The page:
Black Panther continues its wave-making outside the screen as the block Buster movie took home several trophies on Oscars night.
Sunday evening, Black Panther made history when it became the first Marvel Studios film to ever win an Academy Award.
In total, the film earned seven nominations and ultimately walked away with three of those wins, notably for the behind-the-scenes categories of Best Original Score (Ludwig Goransson), Best Costume Design (Ruth E. Carter), and Best Production Design (Hannah Beachler).
“Marvel may have created the first black superhero, but through costume design, we turned him into an African king,” Carter said during her acceptance speech. “It’s been my life’s honour to create costumes. Thank you to the Academy and thank you for honouring African royalty and the empowered way women can look and lead on screen.”
The film was also nominated for the prestigious honour of Best Picture, which ultimately went to the Green Book, which stars Mahershala Ali and Viggo Mortensen.
In addition, Black Panther was nominated for Best Original Song for SZA and Kendrick Lamar’s “All the Stars,” Best Sound Editing, and Best Sound Mixing. The ceremonies were a fitting way to top off the legacy that Black Panther has paved thus far, becoming the second highest-grossing film of 2018, behind Avengers: Infinity War, and the fifth Marvel Cinematic universe film to ever hit the $1 billion mark.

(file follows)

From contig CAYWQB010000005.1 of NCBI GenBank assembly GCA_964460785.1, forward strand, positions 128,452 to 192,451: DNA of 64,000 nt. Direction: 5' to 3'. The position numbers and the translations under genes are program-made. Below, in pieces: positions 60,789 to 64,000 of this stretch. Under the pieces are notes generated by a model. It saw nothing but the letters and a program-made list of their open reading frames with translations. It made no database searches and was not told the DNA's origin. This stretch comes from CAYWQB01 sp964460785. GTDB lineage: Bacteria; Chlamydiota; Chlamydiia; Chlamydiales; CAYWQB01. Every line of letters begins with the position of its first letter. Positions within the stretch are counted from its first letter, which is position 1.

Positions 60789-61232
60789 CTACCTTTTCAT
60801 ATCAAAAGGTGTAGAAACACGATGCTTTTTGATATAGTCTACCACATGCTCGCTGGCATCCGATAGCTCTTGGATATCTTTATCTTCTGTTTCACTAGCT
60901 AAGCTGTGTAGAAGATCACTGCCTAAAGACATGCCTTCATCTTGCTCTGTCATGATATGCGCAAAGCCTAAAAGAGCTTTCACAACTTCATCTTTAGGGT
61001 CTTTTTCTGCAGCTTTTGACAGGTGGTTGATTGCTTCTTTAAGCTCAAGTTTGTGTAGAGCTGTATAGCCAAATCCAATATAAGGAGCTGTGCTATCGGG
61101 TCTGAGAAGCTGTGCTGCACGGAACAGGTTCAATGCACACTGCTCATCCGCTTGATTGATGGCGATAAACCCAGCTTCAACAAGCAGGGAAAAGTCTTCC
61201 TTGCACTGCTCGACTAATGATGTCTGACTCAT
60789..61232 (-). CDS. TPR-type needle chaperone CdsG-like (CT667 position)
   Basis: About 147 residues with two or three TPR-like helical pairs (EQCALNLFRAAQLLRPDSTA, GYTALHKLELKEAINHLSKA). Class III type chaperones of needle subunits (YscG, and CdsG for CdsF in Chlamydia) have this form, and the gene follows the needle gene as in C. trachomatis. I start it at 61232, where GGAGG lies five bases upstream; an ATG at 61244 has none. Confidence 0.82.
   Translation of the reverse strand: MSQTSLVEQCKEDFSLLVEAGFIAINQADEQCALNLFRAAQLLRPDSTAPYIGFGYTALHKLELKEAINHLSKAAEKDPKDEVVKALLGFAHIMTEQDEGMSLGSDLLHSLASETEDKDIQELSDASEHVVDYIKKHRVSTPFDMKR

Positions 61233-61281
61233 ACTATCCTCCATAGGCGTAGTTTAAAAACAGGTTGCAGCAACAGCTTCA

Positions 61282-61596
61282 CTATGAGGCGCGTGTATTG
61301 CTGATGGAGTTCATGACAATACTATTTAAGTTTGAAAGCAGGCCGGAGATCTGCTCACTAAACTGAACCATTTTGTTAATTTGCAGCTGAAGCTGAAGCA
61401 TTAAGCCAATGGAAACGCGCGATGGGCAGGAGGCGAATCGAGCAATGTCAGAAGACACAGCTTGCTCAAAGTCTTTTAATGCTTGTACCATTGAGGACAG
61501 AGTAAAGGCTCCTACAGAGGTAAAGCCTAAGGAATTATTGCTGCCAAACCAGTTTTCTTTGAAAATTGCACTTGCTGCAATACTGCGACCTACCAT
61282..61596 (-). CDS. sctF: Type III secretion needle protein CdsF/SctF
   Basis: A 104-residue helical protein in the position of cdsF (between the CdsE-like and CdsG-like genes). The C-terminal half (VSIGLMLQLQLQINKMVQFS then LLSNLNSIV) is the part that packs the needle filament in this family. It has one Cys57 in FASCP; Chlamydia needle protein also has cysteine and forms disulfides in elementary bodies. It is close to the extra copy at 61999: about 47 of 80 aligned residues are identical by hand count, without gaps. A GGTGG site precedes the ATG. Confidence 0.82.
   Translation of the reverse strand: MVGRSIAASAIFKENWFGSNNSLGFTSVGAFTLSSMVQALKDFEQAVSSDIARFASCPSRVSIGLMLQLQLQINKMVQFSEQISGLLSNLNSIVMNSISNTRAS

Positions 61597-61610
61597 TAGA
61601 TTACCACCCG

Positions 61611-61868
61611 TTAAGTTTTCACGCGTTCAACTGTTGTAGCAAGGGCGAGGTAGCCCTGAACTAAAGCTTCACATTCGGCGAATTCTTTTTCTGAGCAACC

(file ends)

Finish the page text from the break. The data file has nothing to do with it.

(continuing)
Black Panther was celebrated across the African content for creating the first African superhero and the technologically advanced kingdom of Wakanda, on Sunday earned its creators, Marvel Studios, their first Oscar awards.
Ruth Carter and Hannah Beachler won the costume design and production design prizes respectively, becoming the first black winners in their categories.
Carter also worked on Malcolm X and Selma while Beachler who shared the production design award with Jay Hart, previously worked on Moonlight, Creed and Beyoncé’s Lemonade.
While the coveted Best Picture prize was won by controversial civil rights drama “Green Book”, and Alfonso Cuaron bagged a hat trick of Oscars for “Roma,” his love letter to his childhood in 1970s Mexico City, the list of winners was as diverse as can be.
“Green Book” also won a widely expected best supporting actor trophy for Mahershala Ali, and a best original screenplay award.
Egyptian-born Rami Malek was named best actor for his role as Mercury in Bohemian Rhapsody, delivering a moving speech about his story as a first-generation American.
Hollywood’s celebrated black director, Spike Lee won his first ever competitive prize, for best adapted screenplay for race drama “BlacKkKlansman.”
“BlacKkKlansman” is a searing yet sometimes hilarious broadside against racism with the stranger-than-fiction true story of an African-American police officer who managed to infiltrate the highest levels of the Ku Klux Klan.
61-year-old Lee had not won a competitive Oscar despite making films that have captivated audiences all over the world for more than 30 years.
Read Also: African Union Set to Build Real Wakanda City
There Oscars had no host for the first time in three decades, after comedian Kevin Hart bowed out amid a backlash over past tweets.